The Path to a New Awakening: B.R. Ambedkar's Transformation of Buddhist Philosophy

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Title: The Path to a New Awakening: B.R. Ambedkar's Transformation of Buddhist Philosophy
Authors: Alamo Santos, Macarena
Date: 2021-04-14
Abstract: The objective of this thesis is to analyze the philosophical implications of Ambedkar’s approach to Buddhism. This approach created a new social philosophy based on Buddhist ideas and a political commitment to social justice, particularly for the Dalits of India. What was the purpose of this social philosophy? To transform Buddhist philosophy? Or rather, to oppose Brahmanism and empower the lower castes? After a twenty-year-long study of Indian society and history, and Indian philosophical and religious traditions, Ambedkar came to the conclusion that Buddhism could have the power to transform the situation of the Untouchables. Why did he think that Buddhism would have this radical transformative impact not only for Dalits, but for Indian society as a whole? In 1956, in what became a historical event, he led a movement of conversion of more than five hundred thousand Untouchables from Hinduism to Buddhism. Ambekdar saw Buddhism as a way and as a tool to empower the lower castes of India. But what type of Buddhism did he envision? In 1956, in that historical event, Ambedkar founded what he called Navayana Buddhism. He used the word Navayana to refer to the birth of a new school. Nava means “new,” Yana means “vehicle”. Was he indeed creating a new yana, or new vehicle? What type of Buddhist school was this? What innovations did he introduce? Is the result still Buddhism, given Ambedkar's vision? This thesis aims to address all these questions.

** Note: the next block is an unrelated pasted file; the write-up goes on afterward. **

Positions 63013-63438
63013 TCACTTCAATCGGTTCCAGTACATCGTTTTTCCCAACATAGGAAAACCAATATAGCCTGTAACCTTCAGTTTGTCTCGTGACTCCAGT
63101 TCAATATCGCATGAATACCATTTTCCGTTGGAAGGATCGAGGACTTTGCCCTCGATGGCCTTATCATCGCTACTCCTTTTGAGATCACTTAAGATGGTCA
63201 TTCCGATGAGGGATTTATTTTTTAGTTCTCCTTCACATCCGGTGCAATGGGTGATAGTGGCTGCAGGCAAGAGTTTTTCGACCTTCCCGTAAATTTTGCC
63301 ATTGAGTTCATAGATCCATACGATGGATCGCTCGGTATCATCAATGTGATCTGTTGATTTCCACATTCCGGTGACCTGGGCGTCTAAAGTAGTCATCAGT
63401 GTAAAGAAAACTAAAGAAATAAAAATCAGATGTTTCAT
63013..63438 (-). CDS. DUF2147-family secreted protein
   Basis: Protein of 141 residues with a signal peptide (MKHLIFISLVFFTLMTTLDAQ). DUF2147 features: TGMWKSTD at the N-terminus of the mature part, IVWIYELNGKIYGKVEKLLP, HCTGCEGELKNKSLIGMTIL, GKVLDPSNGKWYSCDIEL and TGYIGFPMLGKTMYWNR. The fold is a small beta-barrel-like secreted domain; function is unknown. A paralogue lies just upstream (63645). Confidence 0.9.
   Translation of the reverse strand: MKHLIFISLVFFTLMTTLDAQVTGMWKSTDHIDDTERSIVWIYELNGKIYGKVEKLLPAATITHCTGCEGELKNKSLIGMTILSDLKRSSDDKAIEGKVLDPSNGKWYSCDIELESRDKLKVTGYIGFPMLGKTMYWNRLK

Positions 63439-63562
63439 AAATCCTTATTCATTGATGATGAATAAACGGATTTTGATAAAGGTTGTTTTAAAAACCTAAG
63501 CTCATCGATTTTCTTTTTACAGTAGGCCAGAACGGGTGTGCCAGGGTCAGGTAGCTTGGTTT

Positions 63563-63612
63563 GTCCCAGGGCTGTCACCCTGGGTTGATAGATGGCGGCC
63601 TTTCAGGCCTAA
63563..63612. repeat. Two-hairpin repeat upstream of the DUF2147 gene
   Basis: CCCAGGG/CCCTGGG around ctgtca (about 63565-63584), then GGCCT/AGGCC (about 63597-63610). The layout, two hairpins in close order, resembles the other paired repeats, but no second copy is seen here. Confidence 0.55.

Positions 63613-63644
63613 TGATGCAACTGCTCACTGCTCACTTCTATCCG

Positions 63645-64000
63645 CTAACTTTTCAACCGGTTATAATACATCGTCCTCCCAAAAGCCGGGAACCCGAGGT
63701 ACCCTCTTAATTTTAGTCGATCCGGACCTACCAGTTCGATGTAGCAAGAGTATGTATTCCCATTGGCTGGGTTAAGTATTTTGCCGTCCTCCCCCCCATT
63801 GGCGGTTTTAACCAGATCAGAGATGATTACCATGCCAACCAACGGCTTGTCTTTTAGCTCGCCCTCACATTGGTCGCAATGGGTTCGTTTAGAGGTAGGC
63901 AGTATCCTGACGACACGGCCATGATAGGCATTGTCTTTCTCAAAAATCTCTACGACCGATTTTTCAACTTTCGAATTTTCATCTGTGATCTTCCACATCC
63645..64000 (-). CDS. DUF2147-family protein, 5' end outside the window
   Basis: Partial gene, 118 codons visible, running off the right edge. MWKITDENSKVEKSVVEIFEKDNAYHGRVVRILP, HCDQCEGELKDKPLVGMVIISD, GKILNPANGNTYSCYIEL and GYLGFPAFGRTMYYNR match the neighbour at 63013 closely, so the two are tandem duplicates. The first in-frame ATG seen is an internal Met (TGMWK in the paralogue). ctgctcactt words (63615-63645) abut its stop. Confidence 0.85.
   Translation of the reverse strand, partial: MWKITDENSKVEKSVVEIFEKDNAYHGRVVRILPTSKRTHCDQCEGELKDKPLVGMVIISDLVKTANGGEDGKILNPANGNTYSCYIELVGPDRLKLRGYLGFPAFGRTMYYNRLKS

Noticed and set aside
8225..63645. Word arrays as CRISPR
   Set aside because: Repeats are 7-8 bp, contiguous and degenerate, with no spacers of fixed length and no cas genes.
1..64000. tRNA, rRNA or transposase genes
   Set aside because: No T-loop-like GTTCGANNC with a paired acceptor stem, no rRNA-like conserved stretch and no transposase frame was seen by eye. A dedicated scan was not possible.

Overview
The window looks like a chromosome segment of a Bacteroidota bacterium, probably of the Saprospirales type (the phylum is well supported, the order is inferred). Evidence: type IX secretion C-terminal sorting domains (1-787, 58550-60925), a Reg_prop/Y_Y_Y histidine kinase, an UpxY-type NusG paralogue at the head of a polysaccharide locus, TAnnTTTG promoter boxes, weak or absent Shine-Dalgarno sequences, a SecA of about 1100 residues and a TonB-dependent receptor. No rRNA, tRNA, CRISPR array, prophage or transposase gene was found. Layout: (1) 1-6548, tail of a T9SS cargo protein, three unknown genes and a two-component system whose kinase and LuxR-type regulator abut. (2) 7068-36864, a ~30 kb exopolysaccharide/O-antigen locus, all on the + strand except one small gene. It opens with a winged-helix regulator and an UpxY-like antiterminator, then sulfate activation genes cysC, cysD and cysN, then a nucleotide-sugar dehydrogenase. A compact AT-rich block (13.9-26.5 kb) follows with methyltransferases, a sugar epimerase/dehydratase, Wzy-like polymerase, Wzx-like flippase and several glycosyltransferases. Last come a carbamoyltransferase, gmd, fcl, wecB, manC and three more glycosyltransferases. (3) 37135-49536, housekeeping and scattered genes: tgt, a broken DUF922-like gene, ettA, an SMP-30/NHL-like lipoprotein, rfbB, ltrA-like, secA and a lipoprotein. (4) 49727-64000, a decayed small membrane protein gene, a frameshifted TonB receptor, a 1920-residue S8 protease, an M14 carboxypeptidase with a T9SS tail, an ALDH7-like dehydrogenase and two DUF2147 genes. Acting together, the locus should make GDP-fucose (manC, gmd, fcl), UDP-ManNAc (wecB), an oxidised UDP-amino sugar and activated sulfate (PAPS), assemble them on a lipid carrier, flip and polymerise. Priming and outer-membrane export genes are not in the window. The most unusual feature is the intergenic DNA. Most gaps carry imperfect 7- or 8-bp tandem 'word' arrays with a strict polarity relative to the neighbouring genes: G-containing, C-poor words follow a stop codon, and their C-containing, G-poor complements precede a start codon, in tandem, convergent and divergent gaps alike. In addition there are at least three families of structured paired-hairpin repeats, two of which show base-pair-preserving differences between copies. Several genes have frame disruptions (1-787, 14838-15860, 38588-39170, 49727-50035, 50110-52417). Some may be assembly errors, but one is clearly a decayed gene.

URL: http://hdl.handle.net/10393/42002
http://dx.doi.org/10.20381/ruor-26224
CollectionThèses, 2011 - // Theses, 2011 -
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